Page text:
I haven’t been too good at keeping up my training note…sorry. I’ll try to do better in case anybody is keeping up with progress.
    here’s where we’re at with Sirocco:
    Both Emily and I have been on him this week. Practiced alot of standing in the stirrup and getting off first from both sides. He did kick at emily once but the second time she worked alot at the approach before putting her foot in the stirrup. I worked him for about 1/2 hour beforehand running him through all the perelli games including having him go over a tarp spread out on the ground in the arena. he did the circle game which became the squeeze game and finally he went over it calmly after a few times. I also had him yeild to pressure along the fence line by cue the head then the hind quarters back and forth repeating until he was doing that smoothly. Finally, I tightened the girth one more time, practiced approaching with the mounting block since we’re not spring chickens anymore and asked him to give the head from both sides (a good easy bend in the neck) he’s stiff on the left side so we worked on that more. my emergency dismount should i ever need it will be on the right side since i know i can easily bend him to the right. hope i don’t need that but it’s good to know. so this week he’s had a total of 3 sessions with a rider and the person lead him around at the walk. we did that for about 5-10 minutes each time and he was calm and accepting. we had the one incident when he kicked at emily and she barely escaped a painful blow so we need to take it more slowely. I had already ridden him so maybe we should have quit while we were ahead…anyway we stayed with it another 20 minutes or so until she could stand in the stirrup and then called it quits. we’ll do more of it when she gets off work this week.

  14. i was alone at the barn today so worked him from the ground. i brought him into the arena, played the games with him and then picked up the fly spray bottle. i left a loose lead because i knew he’d react to it. all three of my young horses are scared of the spray bottle.

    If they have something they’re spooked from that i’m holding i walk forward and lead them “into” it instead of coming toward them with it. i just hold it in front and walk having them walk toward it. if they want to sniff it that’s great. we rest and i let them check it out for as long as they want. I encourage curiousity. as martha would say “it’s a good thing.”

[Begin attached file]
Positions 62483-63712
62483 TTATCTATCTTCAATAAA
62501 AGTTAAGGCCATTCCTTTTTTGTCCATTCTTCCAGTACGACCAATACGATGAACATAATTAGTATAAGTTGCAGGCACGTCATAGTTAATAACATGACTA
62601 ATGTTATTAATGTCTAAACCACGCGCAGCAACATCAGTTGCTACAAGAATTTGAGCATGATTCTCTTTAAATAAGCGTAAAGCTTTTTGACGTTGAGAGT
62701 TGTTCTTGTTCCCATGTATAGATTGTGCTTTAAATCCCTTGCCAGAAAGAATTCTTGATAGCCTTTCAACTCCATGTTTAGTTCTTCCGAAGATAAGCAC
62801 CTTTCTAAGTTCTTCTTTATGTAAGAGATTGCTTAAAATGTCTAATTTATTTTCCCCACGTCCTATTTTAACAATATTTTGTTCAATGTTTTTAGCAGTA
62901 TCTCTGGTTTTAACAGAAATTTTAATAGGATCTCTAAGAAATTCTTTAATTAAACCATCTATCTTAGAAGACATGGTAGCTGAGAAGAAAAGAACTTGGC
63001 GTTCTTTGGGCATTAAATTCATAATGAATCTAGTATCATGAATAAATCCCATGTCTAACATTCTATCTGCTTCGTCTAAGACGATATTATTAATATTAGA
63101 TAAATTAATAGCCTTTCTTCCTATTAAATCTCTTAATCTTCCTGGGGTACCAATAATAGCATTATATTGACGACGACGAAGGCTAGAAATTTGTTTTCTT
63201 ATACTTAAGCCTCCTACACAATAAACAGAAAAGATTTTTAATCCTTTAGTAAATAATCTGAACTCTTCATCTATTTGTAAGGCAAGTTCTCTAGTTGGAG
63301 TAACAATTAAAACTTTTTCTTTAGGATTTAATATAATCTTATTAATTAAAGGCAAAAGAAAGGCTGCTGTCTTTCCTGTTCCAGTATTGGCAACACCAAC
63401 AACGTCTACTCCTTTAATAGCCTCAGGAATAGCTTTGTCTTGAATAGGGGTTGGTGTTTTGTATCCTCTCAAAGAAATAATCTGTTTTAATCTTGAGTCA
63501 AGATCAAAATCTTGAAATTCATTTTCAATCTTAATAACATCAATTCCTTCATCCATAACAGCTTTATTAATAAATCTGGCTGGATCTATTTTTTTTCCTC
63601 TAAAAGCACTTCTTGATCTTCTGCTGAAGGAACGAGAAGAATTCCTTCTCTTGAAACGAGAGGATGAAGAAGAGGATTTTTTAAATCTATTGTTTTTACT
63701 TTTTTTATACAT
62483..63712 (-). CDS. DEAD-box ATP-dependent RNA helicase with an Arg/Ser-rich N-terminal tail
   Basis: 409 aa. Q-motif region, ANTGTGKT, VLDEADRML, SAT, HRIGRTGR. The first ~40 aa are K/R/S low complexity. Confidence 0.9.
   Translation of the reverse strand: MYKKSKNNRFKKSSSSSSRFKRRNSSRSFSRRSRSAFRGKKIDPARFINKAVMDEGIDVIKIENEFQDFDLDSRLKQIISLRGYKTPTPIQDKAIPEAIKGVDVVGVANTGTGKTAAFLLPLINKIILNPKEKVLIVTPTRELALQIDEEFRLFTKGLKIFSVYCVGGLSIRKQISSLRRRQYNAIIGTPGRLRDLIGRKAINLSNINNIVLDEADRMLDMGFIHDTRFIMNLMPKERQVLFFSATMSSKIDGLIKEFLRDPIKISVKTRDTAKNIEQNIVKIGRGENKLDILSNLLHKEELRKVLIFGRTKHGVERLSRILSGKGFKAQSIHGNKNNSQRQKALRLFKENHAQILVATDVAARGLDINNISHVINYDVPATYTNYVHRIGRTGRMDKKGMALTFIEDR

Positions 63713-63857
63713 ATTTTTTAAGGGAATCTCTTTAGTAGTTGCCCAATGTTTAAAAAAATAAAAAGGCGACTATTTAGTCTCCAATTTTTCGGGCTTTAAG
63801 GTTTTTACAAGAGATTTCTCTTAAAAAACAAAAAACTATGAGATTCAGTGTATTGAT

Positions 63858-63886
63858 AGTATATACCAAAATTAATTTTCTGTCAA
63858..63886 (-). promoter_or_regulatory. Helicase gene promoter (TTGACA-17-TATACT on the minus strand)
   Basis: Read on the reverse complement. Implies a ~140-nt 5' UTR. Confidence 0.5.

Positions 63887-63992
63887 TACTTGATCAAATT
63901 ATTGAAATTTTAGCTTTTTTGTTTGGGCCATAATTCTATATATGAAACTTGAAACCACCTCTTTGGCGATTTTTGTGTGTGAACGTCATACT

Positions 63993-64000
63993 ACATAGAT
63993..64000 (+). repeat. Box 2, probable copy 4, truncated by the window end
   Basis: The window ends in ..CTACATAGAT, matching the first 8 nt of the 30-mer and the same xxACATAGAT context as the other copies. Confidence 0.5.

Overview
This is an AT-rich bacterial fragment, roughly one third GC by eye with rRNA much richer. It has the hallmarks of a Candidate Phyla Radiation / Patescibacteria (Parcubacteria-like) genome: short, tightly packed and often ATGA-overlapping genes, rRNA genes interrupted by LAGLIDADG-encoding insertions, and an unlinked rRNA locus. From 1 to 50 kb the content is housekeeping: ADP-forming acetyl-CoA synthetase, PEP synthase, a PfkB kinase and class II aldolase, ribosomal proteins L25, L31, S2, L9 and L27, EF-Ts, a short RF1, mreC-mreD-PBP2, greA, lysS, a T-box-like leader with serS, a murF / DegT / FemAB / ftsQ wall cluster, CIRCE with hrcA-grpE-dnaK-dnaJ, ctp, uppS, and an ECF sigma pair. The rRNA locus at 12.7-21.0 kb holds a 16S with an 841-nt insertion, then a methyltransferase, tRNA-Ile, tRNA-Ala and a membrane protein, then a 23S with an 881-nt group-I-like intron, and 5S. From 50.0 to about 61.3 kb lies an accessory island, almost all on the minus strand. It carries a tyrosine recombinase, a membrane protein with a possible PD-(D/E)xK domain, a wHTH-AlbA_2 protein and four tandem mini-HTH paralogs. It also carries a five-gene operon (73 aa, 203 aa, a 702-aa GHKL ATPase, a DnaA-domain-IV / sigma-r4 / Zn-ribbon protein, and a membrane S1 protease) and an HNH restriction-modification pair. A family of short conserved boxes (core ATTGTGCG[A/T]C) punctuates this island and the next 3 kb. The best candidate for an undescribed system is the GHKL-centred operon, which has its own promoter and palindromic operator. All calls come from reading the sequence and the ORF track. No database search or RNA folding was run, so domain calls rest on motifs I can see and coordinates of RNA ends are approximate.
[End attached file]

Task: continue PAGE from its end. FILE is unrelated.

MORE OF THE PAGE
we did a lot of that and then i increased the pressure by swinging the bottle slowly back and forth, side to side, a little closer backing off as he raised the head. finally i was able to rub his shoulder with the bottle, then up the neck etc.

    the whole thing took maybe 10-15 minutes. i gave him a biscuit and sprayed a little on his chest and lower leg. he raised his head i backed off then i repeated everything.

    When I felt he was accepting the spray on his leg/shoulder i started moving the spray area out on his body…inches at a time and retreating to the shoulder if his head came up. Today I was able to spray his entire body for the first time!

    We circled at the walk and trot both directions and dried him off before saddling him. I tightened the girth 3 different times each time circling him a few time first. (one hole at a time) I secured the stirrups with the leathers so they wouldn’t flop and hit his sides scaring him. (this time using my dressage saddle instead of the western i started with)

    I introduced him to polo wraps sacking him out a little and pretending to wrap the front legs. i’ll wait awhile before we add that to the workout. i made him go down the fence line cueing front then back, head the hind quarters as he zigged and zagged.

    i circled him over the tarp which is no big deal and he’s now walking and trotting over it. i circled him to the rr tie and had him trot over it. he tried jumping clumsily at first but the second time he cleared it by 8-10 inches in a rather refined looking little jump.

    The last thing we did is I got the mounting block next to him, pulled the stirrups loose, slapped the leathers by yanking on the irons and grabbed on to the saddle rocking him a little back and forth. i kept my eye on the head staying lowered and the hind foot staying planted on the ground. I climbed the steps of the mounting block and put my arm and then some of my weight in the saddle using my arm. i rubbed his neck praising him. i pushed down hard on the stirrup with my hand. i praised him some more and led him over to the rail.

    we quit for the day after that and i removed the saddle, sacked him out with a towel in the sweaty areas and walked him back to the pasture.